Fe-S Cluster (Fe- + cluster)

Distribution by Scientific Domains


Selected Abstracts


Insights into the function of the WhiB-like protein of mycobacteriophage TM4 , a transcriptional inhibitor of WhiB2

MOLECULAR MICROBIOLOGY, Issue 3 2010
Jan Rybniker
Summary WhiB-like proteins of actinomycetes are known to co-ordinate iron-sulfur (Fe-S) clusters and are believed to have regulatory functions in many essential bacterial processes. The systematic determination of the genome sequences of mycobacteriophages has revealed the presence of several whiB -like genes in these viruses. Here we focussed on the WhiB-like protein of mycobacteriophage TM4, WhiBTM4. We provide evidence that this viral protein is capable of co-ordinating a Fe-S cluster. The UV-visible absorption spectra obtained from freshly purified and reconstituted WhiBTM4 were consistent with the presence of an oxygen sensitive [2Fe-2S] cluster. Expression of WhiBTM4 in the mycobacterial host led to hindered septation resembling a WhiB2 knockout phenotype whereas basal expression of WhiBTM4 led to superinfection exclusion. The quantification of mRNA-levels during phage infection showed that whiBTM4 is a highly transcribed early phage gene and a dominant negative regulator of WhiB2. Strikingly, both apo-WhiB2 of Mycobacterium tuberculosis and apo-WhiBTM4 were capable of binding to the conserved promoter region upstream of the whiB2 gene indicating that WhiB2 regulates its own synthesis which is inhibited in the presence of WhiBTM4. Thus, we provide substantial evidence supporting the hypothesis of viral and bacterial WhiB proteins being important Fe-S containing transcriptional regulators with DNA-binding capability. [source]


Studies of Iron-Sulfur Covalency in the Model System and Proteins

CHINESE JOURNAL OF CHEMISTRY, Issue 9 2005
Xiu-Juan Qin
Abstract It was found that the highly covalent nature of the metal-ligand interactions in the Fe-S cluster clearly played an important role in determining the reactivity of the sites. A semi-empirical model, based on the Phillips theory of bonding was developed for quantitative explanation of covalency in Fe-S cluster, showing that Mossbauer spectroscopy and electronic absorption spectroscopy provided the direct experimental probe of covalency of Fe-S4 clusters. [source]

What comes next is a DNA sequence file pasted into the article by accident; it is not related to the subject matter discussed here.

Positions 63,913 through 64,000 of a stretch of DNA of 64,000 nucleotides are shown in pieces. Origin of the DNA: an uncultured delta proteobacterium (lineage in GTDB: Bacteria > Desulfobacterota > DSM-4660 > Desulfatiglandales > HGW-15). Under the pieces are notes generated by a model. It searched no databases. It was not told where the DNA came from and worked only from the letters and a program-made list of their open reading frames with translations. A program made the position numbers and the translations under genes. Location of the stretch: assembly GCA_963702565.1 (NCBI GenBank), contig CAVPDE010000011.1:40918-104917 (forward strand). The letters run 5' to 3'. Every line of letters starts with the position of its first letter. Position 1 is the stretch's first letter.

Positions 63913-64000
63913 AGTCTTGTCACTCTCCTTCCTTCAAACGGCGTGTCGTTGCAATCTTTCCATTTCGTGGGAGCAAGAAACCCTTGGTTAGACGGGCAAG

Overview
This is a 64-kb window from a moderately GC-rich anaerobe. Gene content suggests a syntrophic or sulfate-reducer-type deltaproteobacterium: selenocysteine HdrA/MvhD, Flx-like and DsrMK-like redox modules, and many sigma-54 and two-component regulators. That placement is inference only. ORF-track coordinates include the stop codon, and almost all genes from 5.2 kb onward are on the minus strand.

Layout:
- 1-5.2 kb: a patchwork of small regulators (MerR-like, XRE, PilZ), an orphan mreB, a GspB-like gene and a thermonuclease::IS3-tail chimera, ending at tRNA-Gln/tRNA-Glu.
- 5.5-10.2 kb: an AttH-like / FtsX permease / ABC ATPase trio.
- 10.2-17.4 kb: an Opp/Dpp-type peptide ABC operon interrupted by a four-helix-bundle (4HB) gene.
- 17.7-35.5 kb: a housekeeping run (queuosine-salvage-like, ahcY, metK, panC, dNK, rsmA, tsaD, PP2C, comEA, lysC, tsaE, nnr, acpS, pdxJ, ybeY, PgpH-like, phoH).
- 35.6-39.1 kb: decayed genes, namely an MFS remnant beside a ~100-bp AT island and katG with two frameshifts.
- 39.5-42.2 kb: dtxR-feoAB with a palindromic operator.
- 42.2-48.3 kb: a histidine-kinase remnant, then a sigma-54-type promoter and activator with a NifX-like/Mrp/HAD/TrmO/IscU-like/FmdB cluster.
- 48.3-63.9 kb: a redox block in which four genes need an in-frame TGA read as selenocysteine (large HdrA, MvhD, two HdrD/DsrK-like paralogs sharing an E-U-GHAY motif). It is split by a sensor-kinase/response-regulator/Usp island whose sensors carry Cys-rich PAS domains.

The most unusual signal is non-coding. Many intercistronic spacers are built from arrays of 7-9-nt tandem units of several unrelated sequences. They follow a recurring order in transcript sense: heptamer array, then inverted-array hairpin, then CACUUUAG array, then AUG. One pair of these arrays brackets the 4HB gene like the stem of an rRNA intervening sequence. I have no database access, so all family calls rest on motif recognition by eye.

IscR acts as an activator in response to oxidative stress for the suf operon encoding Fe-S assembly proteins

MOLECULAR MICROBIOLOGY, Issue 1 2006
Won-Sik Yeo
Summary In Escherichia coli, Fe-S clusters are assembled by gene products encoded from the isc and suf operons. Both the iscRSUA and sufABCDSE operons are induced highly by oxidants, reflecting an increased need for providing and maintaining Fe-S clusters under oxidative stress conditions. Three cis -acting oxidant-responsive elements (ORE-I, II, III) in the upstream of the sufA promoter serve as the binding sites for OxyR, IHF and an uncharacterized factor respectively. Using DNA affinity fractionation, we isolated an ORE-III-binding factor that positively regulates the suf operon in response to various oxidants. MALDI-TOF mass analysis identified it with IscR, known to serve as a repressor of the iscRSUA gene expression under anaerobic condition as a [2Fe-2S]-bound form. The iscR null mutation abolished ORE-III-binding activity in cell extracts, and caused a significant decrease in the oxidant induction of sufA in vivo. OxyR and IscR contributed almost equally to activate the sufA operon in response to oxidants. Purified IscR that lacked Fe-S cluster bound to the ORE-III site and activated transcription from the sufA promoter in vitro. Mutations in Fe-S-binding sites of IscR enabled sufA activation in vivo and in vitro. These results support a model that IscR in its demetallated form directly activates sufA transcription, while it de-represses isc operon, under oxidative stress condition. [source]


Biochemical and genetic bases of dehalorespiration

THE CHEMICAL RECORD, Issue 1 2008
Taiki Futagami
Abstract Some anaerobic bacteria can efficiently eliminate one or more halide atoms from halogenated compounds such as chlorophenols and chloroethenes through reductive dehalogenation. During this process, the bacteria utilize halogenated compounds as the terminal electron acceptors in their anaerobic respiration, called dehalorespiration, to yield energy for growth. Currently the genera of Desulfitobacterium and Dehalococcoides occupy the major part of the dehalorespiring isolates. The former can acquire energy not only by dehalorespiration but also by other respirations utilizing organic compounds and metals. In sharp contrast, the latter is specialized in dehalorespiration and plays a crucial role in the detoxification of chlorinated compounds in nature. From these bacteria, various reductive dehalogenases, which catalyze the dehalogenation reaction, were purified and their corresponding genes were identified. Most reductive dehalogenases exhibit similar features such as the presences of a Tat (twin arginine translocation) signal sequence, two Fe-S clusters, and a corrinoid cofactor. Some of dehalogenase-encoding genes are found to be flanked by insertion sequences. Thus, dehalogenase genes act as a catabolic transposon, and genetic rearrangements mediated by transposable elements occur well in dehalorespirers. Moreover, the genome sequences of some dehalorespiring bacteria provide many insights into the mechanism of dehalorespiration and the evolution of a dehalogenase gene. 2008 The Japan Chemical Journal Forum and Wiley Periodicals, Inc. Chem Rec 8: 1,12; 2008: Published online in Wiley InterScience (www.interscience.wiley.com) DOI 10.1002/tcr.20134 [source]